I say who wouldn't want to retire at this villa? Everywhere I look and each vantage point, it's just a total embodiment of zen!
This temple was originally a villa built by a shogun as a retreat during one of the destructive eras of Kyoto's history. Better known as Jisho-ji, this villa that was converted into a Buddhist temple after the shogun's death is situated at the foot of Kyoto's eastern mountains. The halls found here is believed to be where he lived to pursue the arts and the finer things in life - the tea ceremony in particular.
But what left quite an impression for me is that tranquil moment you feel while walking the trails outside - I didn't know that it's possible to arrive at that state considering the flock of tourists that time. The pond that reflects the halls at sunlight, the meticulously manicured garden and the raked sand that symbolizes Mt Fuji - everything is just so lovely.
Be sure to check out the trails to the mountainside to catch a glimpse of the urban backdrop (pic below).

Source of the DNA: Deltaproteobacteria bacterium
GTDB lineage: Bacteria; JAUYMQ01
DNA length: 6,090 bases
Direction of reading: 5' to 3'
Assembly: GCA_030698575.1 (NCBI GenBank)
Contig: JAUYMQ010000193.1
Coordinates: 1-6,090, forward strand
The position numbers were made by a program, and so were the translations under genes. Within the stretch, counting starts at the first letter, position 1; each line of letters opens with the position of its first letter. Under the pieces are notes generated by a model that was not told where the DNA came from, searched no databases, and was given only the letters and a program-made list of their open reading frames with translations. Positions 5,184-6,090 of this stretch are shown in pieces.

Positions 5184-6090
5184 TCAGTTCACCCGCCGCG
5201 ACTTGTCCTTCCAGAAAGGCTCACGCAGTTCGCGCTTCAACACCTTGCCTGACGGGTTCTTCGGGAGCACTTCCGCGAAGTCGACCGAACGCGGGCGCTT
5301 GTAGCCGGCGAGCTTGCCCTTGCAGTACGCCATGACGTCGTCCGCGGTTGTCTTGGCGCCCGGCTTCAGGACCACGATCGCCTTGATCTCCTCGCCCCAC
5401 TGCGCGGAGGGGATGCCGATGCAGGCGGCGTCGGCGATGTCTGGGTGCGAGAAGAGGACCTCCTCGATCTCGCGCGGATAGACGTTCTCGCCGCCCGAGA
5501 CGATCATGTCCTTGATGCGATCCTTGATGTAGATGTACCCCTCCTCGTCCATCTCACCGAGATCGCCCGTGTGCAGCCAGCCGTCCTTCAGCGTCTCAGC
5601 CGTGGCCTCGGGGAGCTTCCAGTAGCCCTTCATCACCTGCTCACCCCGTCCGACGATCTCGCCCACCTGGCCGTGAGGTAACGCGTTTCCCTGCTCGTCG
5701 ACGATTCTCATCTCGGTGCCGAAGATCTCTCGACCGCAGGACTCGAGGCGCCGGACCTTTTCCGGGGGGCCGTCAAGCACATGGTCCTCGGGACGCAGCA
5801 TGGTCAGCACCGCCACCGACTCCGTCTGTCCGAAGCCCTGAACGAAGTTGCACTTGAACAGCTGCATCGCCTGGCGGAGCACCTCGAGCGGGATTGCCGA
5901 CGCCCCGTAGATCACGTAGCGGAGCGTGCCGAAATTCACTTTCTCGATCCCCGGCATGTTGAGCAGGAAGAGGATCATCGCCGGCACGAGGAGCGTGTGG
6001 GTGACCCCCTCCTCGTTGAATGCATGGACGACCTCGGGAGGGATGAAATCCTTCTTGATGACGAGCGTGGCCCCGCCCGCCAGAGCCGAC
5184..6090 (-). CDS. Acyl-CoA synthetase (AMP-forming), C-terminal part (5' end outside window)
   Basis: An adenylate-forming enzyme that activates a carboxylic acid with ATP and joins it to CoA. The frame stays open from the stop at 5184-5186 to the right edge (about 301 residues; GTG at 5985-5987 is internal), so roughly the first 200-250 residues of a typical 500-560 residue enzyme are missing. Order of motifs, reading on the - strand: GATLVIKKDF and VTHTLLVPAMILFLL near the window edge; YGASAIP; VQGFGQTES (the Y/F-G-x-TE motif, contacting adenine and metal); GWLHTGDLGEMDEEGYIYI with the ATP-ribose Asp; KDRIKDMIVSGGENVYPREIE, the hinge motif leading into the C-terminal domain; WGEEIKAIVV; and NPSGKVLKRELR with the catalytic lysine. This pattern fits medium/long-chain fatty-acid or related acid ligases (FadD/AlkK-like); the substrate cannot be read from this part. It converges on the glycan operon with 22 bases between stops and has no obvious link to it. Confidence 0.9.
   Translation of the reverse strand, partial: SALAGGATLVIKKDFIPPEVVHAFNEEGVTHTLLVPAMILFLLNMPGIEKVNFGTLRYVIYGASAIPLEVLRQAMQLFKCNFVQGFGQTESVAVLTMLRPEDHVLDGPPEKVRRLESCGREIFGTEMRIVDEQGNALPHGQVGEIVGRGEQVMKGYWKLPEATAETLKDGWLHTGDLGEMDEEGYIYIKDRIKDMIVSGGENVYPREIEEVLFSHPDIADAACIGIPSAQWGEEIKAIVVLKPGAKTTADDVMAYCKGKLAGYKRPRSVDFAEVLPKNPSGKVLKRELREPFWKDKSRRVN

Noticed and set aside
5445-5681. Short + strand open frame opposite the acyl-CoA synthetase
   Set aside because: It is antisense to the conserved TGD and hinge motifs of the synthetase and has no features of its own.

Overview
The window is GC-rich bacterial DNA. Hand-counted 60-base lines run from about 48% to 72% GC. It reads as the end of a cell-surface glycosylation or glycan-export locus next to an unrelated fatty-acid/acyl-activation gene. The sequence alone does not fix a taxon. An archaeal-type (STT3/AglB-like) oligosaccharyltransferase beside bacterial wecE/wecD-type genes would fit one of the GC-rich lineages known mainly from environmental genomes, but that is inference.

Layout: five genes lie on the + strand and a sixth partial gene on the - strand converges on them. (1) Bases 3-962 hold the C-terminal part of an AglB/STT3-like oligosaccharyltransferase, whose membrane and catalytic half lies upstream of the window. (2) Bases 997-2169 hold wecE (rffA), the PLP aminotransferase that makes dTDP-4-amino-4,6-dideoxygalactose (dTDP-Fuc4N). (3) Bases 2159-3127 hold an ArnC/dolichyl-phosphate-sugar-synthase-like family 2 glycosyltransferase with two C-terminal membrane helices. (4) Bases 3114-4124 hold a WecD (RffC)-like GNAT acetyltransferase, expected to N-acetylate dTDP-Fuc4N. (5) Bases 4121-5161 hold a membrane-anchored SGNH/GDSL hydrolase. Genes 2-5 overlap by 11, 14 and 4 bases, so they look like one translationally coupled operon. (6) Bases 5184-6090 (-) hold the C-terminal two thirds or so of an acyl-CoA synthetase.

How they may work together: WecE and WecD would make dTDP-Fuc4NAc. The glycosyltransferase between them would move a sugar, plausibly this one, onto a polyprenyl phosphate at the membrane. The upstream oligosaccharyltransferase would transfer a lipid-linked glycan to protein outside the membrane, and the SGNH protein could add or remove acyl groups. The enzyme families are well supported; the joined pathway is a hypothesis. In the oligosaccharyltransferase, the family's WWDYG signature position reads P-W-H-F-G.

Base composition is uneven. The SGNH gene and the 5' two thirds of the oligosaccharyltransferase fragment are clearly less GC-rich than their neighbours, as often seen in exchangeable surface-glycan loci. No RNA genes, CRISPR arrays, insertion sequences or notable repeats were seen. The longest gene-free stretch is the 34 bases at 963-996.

You may have looked for anything "silver" in the pictures as the name of the title suggests. This shogun's plan to take after this temple's cousin the Kinkakuji ( The Golden Temple) was never realized for some reason. But I like how this place is believed to embody a Japanese aesthetic view that is centered on the acceptance of something transience and imperfection known as wabi-sabi. Finding beauty in something imperfect, impermanent and incomplete. I love this concept! :)
I know I waxed poetic how beautiful this place is and it just doesn't match the aura here below (lol!) Just sharing one of the candid photos Brian took of me in this place. This was our last agenda and we're already about to leave the temple after so so so many hours of walking - you'd understand how tired I was and NO I wasn't emoting. LOL!